Becoming an Innovative Learning Environment – The Making of a New Zealand Secondary School

Review by Dr. Daithí Ó Murchú, 18th Sept. 2018


Becoming an Innovative Learning Environment – The Making of a New Zealand Secondary School
by Noeline Wright. University of Waikato. Hamilton, New Zealand.
Pub: Springer
Reviewed: 18th Sept 2018


‘Becoming an Innovative Learning Environment -The Making of a New Zealand Secondary School’, is a wonderful story, written and told to challenge, inspire and encourage other schools to focus on the true etymological and holistic meaning of ‘education’ and ‘leadership’. It firmly places the ‘whole-school’ community, front-and-centre, in nurturing the unique genius of every student in an envisioned way.

From the outset, Noeline Wright clearly states that the intention of this book is to be highly readable by ‘knowledge workers’ interested in the journey undertaken by Hobsonville Point Secondary School (HPSS), New Zealand. Its focus is a very ‘personal’ voyage, surrounding the school’s transformation in becoming an innovative, 21 Century learning environment inside New Zealand’s education curriculum and regulatory system. Designed around a longitudinal, ‘snapshot’ ethnographic study, the book offers research findings emanating from this ‘journey’. It tracks some aspects of the inception and development of HPSS, particularly leadership decisions linking vision to classroom practices across a range of areas that comprise the complex nature of schools.

As I read this most captivating story, I recall the writings of Joel A. Barker (Independent Scholar and Futurist) who was the first person in the mid-1970s, to popularize the concept of paradigm shifts for the corporate world. In 1980, in addition to his work on paradigms, Barker began to focus on a second crucial component for organizations and individuals: the importance of vision. One of my favourite quotes of all time from Barker, encapsulates, I believe, the essence of HPSS’s journey;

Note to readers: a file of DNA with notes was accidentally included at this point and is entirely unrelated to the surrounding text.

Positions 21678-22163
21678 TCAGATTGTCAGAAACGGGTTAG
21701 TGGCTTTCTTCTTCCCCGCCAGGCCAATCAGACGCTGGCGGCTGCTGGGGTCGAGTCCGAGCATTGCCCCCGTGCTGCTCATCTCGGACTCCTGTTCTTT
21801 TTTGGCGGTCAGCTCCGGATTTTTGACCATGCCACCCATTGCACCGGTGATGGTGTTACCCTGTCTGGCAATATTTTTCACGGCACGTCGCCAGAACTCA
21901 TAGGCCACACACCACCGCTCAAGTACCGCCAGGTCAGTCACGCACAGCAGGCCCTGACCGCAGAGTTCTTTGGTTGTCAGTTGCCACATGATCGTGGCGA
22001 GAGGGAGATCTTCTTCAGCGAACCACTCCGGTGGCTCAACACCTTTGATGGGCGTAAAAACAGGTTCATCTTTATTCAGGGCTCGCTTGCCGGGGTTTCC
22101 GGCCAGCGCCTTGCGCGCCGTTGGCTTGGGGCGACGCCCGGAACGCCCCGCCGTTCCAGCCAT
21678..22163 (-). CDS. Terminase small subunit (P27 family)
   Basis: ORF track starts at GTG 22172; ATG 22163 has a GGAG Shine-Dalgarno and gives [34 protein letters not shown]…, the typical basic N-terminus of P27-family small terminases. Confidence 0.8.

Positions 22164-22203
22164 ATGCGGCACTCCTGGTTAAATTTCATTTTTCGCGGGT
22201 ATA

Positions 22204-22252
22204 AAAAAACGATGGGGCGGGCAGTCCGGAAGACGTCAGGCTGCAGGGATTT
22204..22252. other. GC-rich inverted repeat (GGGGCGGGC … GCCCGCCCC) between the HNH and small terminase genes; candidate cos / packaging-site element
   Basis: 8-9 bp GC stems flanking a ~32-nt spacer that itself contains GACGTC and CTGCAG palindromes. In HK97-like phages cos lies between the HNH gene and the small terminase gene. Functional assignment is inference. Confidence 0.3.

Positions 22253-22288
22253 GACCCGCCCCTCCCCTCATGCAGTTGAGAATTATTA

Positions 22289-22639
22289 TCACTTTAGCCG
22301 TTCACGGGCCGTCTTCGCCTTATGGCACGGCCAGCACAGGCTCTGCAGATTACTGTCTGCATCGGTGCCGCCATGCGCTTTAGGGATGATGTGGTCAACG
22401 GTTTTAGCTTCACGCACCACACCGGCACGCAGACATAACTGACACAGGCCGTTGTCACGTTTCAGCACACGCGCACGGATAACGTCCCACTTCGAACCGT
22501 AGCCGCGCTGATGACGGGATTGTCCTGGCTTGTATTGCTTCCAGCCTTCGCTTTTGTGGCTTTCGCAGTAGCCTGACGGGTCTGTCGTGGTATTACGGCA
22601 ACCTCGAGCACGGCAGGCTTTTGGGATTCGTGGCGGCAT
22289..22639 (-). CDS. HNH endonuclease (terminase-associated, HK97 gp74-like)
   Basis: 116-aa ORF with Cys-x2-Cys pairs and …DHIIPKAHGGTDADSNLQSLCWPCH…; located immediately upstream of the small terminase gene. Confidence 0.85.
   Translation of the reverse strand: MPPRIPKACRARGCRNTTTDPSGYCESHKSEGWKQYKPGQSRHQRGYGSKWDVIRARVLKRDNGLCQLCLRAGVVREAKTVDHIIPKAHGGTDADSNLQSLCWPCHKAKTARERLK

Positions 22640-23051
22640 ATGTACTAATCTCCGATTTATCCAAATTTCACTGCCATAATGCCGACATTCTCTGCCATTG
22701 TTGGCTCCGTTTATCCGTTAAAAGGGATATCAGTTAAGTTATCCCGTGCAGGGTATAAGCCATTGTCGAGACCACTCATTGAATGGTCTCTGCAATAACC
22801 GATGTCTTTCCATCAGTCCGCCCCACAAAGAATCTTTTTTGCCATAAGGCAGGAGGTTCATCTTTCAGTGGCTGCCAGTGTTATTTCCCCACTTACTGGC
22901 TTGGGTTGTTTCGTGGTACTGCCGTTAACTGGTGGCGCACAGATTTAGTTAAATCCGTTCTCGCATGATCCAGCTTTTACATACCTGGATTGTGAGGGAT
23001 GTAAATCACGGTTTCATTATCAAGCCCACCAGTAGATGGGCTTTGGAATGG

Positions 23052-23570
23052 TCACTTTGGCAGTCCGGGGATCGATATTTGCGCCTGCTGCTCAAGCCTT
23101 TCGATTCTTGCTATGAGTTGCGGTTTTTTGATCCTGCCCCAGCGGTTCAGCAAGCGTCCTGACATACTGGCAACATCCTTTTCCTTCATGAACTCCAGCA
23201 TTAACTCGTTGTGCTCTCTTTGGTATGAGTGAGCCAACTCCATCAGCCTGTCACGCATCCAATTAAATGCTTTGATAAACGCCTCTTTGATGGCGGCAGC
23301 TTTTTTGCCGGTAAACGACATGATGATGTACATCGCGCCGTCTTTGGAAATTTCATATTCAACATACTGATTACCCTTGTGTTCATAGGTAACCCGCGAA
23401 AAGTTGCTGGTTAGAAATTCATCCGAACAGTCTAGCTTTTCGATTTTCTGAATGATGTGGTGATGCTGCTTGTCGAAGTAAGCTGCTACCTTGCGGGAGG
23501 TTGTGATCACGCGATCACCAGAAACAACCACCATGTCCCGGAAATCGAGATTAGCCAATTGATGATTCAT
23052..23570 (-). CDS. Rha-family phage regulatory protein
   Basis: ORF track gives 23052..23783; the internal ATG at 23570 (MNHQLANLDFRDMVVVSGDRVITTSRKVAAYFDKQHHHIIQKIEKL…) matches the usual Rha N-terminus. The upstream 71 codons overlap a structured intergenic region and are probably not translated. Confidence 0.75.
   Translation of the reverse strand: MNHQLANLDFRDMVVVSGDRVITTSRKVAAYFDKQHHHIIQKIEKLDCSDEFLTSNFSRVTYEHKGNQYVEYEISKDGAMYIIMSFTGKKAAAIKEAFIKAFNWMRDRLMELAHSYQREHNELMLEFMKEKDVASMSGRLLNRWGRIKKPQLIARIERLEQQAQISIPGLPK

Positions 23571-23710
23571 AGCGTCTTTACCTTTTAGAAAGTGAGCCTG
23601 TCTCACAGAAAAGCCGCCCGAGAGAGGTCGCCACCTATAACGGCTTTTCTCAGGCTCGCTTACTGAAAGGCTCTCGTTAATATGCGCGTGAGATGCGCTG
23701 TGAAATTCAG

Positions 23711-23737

“Vision without action is merely a dream.
Action without vision just passes the time.
Vision with action can change the world.”

This is a book about vision with action. It portrays a school ‘making itself’, changing its ‘whole-school’ world in an envisioned manner, centring on significant aspects of the school’s nascent development. It is about democratic citizenship, leadership, ownership and mutual respect where everyone in HPSS is seen as a ‘vital, inclusive and proactive partner’ in the ‘becoming’ of the school community, in a modern learning environment (MLE).

Chapters 1 to 3 introduce the landscape of the book, a historical framing for modern learning environments and the influence of digital technologies and key competencies for learners and the characteristics specific to HPSS.

Chapter 4 centres on developing the ‘paradigm of one’ metaphor and its purpose to describe the traditional structure of learning, which the school is disrupting. It explains the basis of the school’s curriculum structure and the influence of timetables as structures in schools.

Chapter 5 addresses the pastoral care and the whole brain development aspects of the school’s structure, acknowledging the central role of parents, through the metaphor of the ‘paradigm for one’. It explores the shape and structure of HPSS’s Learning Hub and the role Learning Coaches play in ‘nurturing’ students’ academic and dispositional lives.

Chapter 6 is concerned with framing the ‘paradigm of the many’, a phrase which represents ‘belonging’ and seeing the students as a whole and as part of the wider community and as future thinkers.

Chapter 7 draws together the findings, highlighting what have been identified as key ideas and outlining limitations of the study. It also refers to literature that connects with what the leaders in the school have been aiming to create.

This book is not written for the theorists, it is a truly personal story of one school’s honesty, bravery, resilience and envisioned action. It concerns itself with the manner in which a whole-school community nurtures excellence in an inspiring and ever evolving fashion, preparing its students for the society which does not yet exist! As Plato wrote, in the purest sense, it is about true democratic citizenship and leadership. As Noelene Wright states, “This book is a moment in time…”, which encapsulates the process of a school ‘Being and Becoming Itself’.

“When you drop any new idea in the pond of the world, you get a ripple effect. You have to be aware that you will be creating a cascade of change”. Joel A. Barker